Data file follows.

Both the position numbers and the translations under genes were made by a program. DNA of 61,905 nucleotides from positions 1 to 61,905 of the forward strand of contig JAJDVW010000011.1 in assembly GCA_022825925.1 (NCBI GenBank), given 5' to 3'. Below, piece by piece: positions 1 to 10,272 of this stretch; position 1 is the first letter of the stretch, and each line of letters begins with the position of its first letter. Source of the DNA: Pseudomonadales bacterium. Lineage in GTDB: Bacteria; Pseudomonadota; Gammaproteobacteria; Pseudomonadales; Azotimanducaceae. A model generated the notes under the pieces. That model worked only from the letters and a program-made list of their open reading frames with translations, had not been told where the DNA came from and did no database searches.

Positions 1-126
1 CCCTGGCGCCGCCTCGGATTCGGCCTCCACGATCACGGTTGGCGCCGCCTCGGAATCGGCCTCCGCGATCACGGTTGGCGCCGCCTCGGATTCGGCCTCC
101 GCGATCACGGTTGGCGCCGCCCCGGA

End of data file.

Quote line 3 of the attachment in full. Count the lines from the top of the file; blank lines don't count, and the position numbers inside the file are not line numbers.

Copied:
1 CCCTGGCGCCGCCTCGGATTCGGCCTCCACGATCACGGTTGGCGCCGCCTCGGAATCGGCCTCCGCGATCACGGTTGGCGCCGCCTCGGATTCGGCCTCC